The VVD-PvdA alliance has agreed to phase out tax relief on mortgages by an annual 0.5% from 2014 as the final touchs are put to the new coalition agreement, the Telegraaf reports on Friday.
The maximum tax deduction will go down from the current maximum 52% to 38% over an 18-year period, the paper says.
In return, the new coalition will reduce the top rate of income tax from 52% to 49% and extend the 42% tax band, the paper says.
The right-wing VVD and Labour party have been in talks on forming a new government since the September 12 general election and are now nearing an end, political pundits agree.
Other measures in the coalition accord have also been leaked. On Thursday night, various media reported the two parties have agreed to a ‘limited’ amnesty for refugee children who have become rooted in the Netherlands.
Plans to make it easier for companies to sack staff will also be scrapped and the cost of health insurance will become partially income-dependent.
According to the Financieele Dagblad, industry faces a €1bn increase in costs, some of which may be due to extra healthcare costs, but does not give further details.
Insiders say the new coalition has agreed to structurally cut spending by €15bn in an effort to get the budget deficit below eurozone limits. The actual volume of cuts will be higher to pay for extra spending.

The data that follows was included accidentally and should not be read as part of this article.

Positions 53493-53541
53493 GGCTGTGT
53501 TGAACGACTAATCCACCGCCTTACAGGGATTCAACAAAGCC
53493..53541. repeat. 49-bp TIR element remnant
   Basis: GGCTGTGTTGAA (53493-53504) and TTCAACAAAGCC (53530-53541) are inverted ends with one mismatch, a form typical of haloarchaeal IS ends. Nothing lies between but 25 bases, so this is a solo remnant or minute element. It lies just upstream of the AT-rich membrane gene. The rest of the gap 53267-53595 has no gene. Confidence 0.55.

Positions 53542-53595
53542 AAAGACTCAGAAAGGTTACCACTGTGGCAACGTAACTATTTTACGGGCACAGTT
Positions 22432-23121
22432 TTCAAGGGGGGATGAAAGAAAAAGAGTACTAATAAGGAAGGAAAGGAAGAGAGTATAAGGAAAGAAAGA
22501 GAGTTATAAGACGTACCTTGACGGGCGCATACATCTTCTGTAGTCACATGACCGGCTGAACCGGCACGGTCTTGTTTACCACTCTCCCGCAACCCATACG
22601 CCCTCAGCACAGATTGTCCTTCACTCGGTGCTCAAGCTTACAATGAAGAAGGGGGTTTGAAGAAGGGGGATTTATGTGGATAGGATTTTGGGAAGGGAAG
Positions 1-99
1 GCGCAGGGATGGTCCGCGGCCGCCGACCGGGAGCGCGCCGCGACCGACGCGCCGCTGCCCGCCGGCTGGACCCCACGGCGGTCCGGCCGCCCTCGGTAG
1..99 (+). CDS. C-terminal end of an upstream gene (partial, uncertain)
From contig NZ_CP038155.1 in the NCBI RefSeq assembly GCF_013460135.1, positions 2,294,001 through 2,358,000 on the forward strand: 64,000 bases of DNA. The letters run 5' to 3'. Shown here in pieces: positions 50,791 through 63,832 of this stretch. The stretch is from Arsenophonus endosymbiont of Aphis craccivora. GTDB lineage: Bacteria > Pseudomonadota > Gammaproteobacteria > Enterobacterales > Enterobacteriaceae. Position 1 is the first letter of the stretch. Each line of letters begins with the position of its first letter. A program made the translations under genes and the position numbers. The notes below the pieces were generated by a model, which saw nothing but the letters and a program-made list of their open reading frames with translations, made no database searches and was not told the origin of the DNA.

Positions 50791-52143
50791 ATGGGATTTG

The broad agreement has now been sent to the government’s macro-economic forecasting agency CPB which will assess its impact on the state finances.
Once that has happened and policies have been fine-tuned, the coalition agreement can be presented to VVD and PvdA party members. The PvdA will hold a congress to vote on the deal – probably next weekend.
RTL’s parliamentary correspondent Frits Wester says there is now ‘virtually’ nothing that can stop the new alliance becoming a reality. He suggests November 6 as a possible date for the new cabinet to be presented to queen Beatrix.
The papers are now full of speculation about possible ministers. The Telegraaf says the cabinet will have 13, including a new post of ‘programme minister’ who will be in charge of reforming the housing market and the civil service.
The paper says most VVD ministers will return to the same jobs. Labour MP Jeroen Dijsselbloem is likely to get the finance ministry and Amsterdam city council executive Lodewijk Asscher is being tipped for education.
Source: DutchNews October 26, 2012